Chapter 23. Ten Fund-Investing Fears to Conquer

In This Chapter

  • Avoiding the tendency to predict (and the anxiety that comes with it)

  • Learning to relax and watch your investments grow over time

Experiencing the worries that I identify in this chapter is a sign that you're a normal person. But these concerns are also something I want you to overcome. When you do, you're well on your way to avoiding common painful and costly fund-investing blunders and oversights.

Investing with Little Money

You have to start somewhere. People with less to invest actually benefit more from mutual funds than investors with heftier balances (although those investors benefit a lot as well). With just several hundred or a few thousand dollars to invest, you can't diversify well or avoid commissions that gobble a significant percentage of what you have to invest when you buy individual securities. By investing in mutual funds, you can invest efficiently.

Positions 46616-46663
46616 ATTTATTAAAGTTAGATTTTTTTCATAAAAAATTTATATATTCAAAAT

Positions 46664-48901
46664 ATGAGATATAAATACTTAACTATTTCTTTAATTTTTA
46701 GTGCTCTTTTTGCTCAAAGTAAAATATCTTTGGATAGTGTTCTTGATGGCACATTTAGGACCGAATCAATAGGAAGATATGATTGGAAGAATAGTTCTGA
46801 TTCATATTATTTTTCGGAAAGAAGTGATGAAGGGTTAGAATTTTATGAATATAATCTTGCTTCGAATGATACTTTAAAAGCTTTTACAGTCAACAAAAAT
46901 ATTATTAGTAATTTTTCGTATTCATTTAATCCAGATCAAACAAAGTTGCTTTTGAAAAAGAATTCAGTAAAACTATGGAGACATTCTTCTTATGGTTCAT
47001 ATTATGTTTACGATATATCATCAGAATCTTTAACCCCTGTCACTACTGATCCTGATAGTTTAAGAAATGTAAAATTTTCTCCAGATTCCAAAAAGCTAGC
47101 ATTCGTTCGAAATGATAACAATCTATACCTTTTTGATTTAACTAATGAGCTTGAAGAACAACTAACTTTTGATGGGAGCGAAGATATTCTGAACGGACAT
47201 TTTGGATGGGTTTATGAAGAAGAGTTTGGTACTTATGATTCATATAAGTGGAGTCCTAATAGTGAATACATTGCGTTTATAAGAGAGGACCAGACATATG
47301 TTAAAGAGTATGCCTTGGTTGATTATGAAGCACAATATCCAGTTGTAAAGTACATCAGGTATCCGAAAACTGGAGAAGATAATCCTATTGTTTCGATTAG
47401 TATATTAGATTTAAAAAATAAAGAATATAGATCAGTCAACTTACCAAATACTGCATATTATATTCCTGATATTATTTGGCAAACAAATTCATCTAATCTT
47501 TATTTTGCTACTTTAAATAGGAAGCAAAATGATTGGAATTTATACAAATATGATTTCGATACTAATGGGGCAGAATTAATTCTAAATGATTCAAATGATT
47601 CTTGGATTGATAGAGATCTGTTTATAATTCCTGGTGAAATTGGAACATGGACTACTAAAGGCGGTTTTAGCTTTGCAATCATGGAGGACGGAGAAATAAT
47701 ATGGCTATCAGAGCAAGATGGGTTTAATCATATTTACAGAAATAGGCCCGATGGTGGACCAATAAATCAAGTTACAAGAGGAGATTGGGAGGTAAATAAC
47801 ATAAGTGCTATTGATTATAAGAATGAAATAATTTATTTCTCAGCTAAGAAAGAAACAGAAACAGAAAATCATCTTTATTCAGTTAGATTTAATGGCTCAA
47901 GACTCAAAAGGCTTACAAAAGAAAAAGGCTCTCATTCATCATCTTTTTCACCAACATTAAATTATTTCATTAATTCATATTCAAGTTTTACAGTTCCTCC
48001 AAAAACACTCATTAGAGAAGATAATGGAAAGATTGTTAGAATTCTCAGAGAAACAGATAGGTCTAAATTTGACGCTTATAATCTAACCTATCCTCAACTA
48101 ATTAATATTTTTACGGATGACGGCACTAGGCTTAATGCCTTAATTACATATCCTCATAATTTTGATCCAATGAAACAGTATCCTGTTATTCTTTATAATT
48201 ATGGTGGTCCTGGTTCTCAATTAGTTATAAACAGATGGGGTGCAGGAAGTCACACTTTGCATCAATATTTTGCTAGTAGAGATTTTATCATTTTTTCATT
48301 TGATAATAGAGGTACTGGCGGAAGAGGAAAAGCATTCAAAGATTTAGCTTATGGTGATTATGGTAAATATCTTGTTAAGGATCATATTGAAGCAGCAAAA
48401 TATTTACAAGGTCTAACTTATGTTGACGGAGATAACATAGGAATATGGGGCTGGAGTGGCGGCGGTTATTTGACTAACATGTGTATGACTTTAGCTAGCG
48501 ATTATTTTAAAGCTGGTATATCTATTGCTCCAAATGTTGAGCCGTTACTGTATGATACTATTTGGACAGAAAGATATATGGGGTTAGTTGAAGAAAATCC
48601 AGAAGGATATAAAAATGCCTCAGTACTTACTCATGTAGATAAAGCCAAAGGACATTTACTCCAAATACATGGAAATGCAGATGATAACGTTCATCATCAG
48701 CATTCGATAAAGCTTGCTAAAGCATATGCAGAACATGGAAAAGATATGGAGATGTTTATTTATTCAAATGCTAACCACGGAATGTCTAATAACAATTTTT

If you invest money for the longer term, especially inside retirement accounts, start with a hybrid fund or a fund of funds. Some of these funds have low minimum initial investment requirements of $1,000, and they'll go even lower — $50 — if you sign up for an automatic investment plan that regularly makes electronic withdrawals from your bank account. (See the examples in Chapter 15.) Invest just $1,000 today in good mutual funds and add just $50 per month. With funds that average a 10 percent annual return, in 20 years you'll have about $44,000! Invest over ...

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